Oct. 14 (Bloomberg) -- European investment banks may post a decline of about 28 percent in revenue for the third quarter of this year mainly due to “weak market conditions,” Goldman Sachs Group Inc. said in a report.
Revenue from fixed income, currencies and commodities trading may have dropped 31 percent, while equities fell 30 percent, Goldman Sachs analysts including London-based Jernej Omahen said in a report to clients yesterday. Goldman Sachs also cut its 2011 earnings estimates for UBS AG, Credit Suisse Group AG and Deutsche Bank AG by 19 percent, 12 percent and 17 percent respectively.
“Squeezed by a tough revenue environment and regulatory change, European investment banks are struggling to deliver returns above their costs of equity,” the analysts said. “Capital markets have been weak in third quarter 2011, affecting investment banks in Europe and in the U.S.”
JPMorgan Chase & Co. said yesterday that revenue at its investment-banking unit slid 13 percent from the second quarter, as concern that Greece would default and U.S. lawmakers would fail to raise the debt-ceiling roiled markets. The firm said the division will face similar market conditions for the rest of the year. Deutsche Bank scrapped its profit forecast this month and announced 500 job cuts and further writedowns of Greek bond holdings amid a “significant and unabated slowdown in client activity” in the wake of Europe’s debt crisis.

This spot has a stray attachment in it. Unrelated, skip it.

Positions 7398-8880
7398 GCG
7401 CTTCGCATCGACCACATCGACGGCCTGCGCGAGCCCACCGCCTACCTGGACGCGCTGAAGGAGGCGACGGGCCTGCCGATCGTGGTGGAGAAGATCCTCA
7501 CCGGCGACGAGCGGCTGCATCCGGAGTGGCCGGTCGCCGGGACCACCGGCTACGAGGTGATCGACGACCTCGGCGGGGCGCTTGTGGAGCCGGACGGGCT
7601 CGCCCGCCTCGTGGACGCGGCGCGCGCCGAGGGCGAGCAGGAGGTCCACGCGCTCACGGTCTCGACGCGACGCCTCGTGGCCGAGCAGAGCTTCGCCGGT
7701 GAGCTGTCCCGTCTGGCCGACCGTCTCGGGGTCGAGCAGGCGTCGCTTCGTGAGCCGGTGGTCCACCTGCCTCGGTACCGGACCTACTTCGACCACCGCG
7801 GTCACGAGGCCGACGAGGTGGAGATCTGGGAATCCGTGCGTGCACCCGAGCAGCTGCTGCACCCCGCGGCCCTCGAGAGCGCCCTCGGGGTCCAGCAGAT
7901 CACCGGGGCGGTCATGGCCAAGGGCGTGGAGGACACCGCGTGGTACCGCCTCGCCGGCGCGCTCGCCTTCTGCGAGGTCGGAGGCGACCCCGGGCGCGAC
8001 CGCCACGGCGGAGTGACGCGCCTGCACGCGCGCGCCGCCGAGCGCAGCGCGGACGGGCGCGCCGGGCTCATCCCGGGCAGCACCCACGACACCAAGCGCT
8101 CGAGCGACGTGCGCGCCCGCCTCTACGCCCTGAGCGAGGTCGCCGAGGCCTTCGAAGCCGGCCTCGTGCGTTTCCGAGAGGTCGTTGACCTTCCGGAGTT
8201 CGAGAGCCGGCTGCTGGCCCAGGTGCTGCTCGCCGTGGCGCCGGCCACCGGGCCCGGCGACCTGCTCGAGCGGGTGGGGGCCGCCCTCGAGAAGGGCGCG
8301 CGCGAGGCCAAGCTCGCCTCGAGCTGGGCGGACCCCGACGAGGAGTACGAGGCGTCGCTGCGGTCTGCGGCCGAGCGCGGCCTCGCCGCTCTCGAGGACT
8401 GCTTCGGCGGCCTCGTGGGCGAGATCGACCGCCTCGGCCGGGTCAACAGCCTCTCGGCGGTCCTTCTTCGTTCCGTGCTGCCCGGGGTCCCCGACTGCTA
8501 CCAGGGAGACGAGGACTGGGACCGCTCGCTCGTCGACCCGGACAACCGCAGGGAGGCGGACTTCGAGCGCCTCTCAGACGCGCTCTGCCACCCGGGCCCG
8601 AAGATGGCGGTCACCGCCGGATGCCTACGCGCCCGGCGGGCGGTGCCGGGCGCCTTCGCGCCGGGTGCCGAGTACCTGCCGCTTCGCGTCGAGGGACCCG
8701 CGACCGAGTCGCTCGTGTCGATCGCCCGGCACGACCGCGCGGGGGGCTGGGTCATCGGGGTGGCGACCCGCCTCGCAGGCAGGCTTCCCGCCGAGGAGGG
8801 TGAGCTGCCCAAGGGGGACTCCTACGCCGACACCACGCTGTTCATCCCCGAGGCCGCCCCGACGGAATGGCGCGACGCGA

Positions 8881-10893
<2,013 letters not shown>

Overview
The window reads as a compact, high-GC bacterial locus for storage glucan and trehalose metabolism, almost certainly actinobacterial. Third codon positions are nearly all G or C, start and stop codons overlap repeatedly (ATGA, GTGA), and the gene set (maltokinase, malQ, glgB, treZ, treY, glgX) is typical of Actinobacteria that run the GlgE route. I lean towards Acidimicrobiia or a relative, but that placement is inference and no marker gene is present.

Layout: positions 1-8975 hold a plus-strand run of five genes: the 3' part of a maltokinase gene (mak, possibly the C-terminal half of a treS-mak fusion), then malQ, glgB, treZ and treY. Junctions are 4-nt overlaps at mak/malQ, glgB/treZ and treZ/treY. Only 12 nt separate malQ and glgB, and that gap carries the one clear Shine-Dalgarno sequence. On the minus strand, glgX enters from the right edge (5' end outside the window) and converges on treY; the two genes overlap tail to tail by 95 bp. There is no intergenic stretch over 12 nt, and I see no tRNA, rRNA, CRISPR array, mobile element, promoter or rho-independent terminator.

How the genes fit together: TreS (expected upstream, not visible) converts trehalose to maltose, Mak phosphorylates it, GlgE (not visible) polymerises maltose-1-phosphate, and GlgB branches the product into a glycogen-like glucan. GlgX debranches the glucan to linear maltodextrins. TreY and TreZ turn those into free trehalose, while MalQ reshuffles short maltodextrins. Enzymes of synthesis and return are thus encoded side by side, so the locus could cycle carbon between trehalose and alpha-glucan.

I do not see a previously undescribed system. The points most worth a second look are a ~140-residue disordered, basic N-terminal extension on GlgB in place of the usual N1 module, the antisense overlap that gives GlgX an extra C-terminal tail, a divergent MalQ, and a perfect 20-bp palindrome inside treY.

Goldman Sachs said its preferred European investment bank is UBS as Switzerland’s largest bank moves to curb its investment banking activities. The firm has a “buy” rating on UBS.
--Editors: Jon Menon, Frank Connelly
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